The preceding three distinctions are at the heart of the difficulty in understanding enlightenment. Failing to distinguish between metaphysical and naturalistic transcendence, we mistakenly take reports of enlightenment's transcendence to mean that enlightenment is superior to anything our body can provide. Failing to distinguish between absolute and relative PCE, we mistakenly take PCEs to be evidence of consciousness unrelated to our body. And even when we recognize that our body plays a role in enlightenment, the fact that soma usually first arises from processes in which we withdraw our attention from everyday details makes us wonder how we could ever experience its inner peace in the hustle and bustle of everyday life.

 

This article argues that soma has the first three characteristics of enlightenment: transcends time and change, transcends a sense of self, and has unconditional value. As to the fourth characteristic of transforming everyday living, aside from the rare spiritual genius who has a sudden integrating illumination, the rest of us develop spiritually by progressively integrating the inner peace of soma with increasingly complex everyday experience. Because of limitations of space, I will lay only the groundwork for understanding how this progressive integration is possible.

 

Section II: Identifies enlightenment's four characteristics: transcends time and change, transcends a sense of self, has unconditional value, and transforms everyday living. Raises the question of how the first three are compatible with the fourth, since everyday living requires attention to time and change, a sense of self, and finding value in everyday experience.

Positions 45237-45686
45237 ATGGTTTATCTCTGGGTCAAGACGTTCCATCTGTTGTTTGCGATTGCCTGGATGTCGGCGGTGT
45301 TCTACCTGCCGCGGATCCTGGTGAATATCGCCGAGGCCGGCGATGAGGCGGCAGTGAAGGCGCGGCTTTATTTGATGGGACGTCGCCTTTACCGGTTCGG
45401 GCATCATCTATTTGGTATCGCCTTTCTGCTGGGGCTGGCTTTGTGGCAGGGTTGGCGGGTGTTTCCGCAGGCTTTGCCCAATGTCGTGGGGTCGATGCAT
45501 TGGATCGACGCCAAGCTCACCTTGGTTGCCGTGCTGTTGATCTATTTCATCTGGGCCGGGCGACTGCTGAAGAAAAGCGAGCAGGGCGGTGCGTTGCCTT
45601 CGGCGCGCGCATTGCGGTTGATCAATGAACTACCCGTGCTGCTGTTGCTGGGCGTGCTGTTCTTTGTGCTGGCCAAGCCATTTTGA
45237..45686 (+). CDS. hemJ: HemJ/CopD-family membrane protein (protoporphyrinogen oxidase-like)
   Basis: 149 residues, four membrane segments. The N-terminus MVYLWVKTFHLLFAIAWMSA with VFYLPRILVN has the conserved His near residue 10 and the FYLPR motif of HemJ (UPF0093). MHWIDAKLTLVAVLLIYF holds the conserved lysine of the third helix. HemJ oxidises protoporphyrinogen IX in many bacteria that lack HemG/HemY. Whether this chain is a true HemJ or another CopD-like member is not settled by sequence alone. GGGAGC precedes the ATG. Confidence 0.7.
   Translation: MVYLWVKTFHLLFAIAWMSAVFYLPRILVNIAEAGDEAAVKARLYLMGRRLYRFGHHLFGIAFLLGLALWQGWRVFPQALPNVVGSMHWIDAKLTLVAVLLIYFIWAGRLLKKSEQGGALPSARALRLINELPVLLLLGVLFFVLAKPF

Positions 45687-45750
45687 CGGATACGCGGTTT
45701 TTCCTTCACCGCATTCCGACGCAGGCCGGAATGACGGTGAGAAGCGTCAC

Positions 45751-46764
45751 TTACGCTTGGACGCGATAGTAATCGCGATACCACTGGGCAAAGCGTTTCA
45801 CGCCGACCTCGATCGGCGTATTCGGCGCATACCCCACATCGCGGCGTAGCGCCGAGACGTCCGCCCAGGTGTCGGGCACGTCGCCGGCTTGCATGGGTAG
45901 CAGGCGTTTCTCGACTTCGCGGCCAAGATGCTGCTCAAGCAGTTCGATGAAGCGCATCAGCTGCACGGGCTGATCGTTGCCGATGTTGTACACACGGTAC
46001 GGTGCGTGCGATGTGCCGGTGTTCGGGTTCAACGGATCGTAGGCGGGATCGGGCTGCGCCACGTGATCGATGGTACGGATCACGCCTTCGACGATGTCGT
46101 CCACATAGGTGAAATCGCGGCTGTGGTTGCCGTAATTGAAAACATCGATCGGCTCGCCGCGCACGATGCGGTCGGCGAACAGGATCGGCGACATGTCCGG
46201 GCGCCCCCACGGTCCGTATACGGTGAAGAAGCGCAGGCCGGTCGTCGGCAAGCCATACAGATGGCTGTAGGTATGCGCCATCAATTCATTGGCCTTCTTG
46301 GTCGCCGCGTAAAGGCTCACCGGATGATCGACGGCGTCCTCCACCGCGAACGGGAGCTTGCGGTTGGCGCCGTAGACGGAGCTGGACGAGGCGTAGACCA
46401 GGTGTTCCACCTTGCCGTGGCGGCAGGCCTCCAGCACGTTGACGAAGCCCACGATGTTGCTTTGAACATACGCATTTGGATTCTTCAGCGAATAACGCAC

Section III:            Shows that reports of absolute PCEs are problematic, rendering problematic any accounts of enlightenment as metaphysically transcendent. This opens the door for an alternative, naturalistic account of enlightenment as a relative PCE that is only naturalistically transcendent.

 

Section IV:            Shows how soma has the first three characteristics of enlightenment.

 

Section V:  Shows how distinguishing between partial mind (devoid of soma) and whole mind (includes soma) more clearly differentiates between unenlightened and enlightened awareness  than do  traditional contrasts such as  ego and non-ego, self and no-self.  Shows how the distinction clarifies the ambiguous and often inconsistently employed traditional concepts of emptiness, mindfulness, non-clinging, lovingkindness, surrender, and spontaneity.

 

Section VI:            Shows how explaining enlightenment as soma enables us to identify the precise relationship between enlightenment, clinging, and living in the present (being somatically awake).

 

Conclusion: Identifies what remains in order to explain soma's role in enlightened everyday living: show how we can be somatically awake in the midst of everyday activity; and show how a developmental theory and a neuropsychology of enlightenment help explain soma's role.

To the extent to which soma explains the four characteristics of enlightenment, the burden of proof shifts to proponents of other accounts (whether metaphysical or naturalistic) to show why they are more adequate. At the very least, this article aims to promote precision in discussions of enlightenment, where the language has been remarkably loose and ambiguous.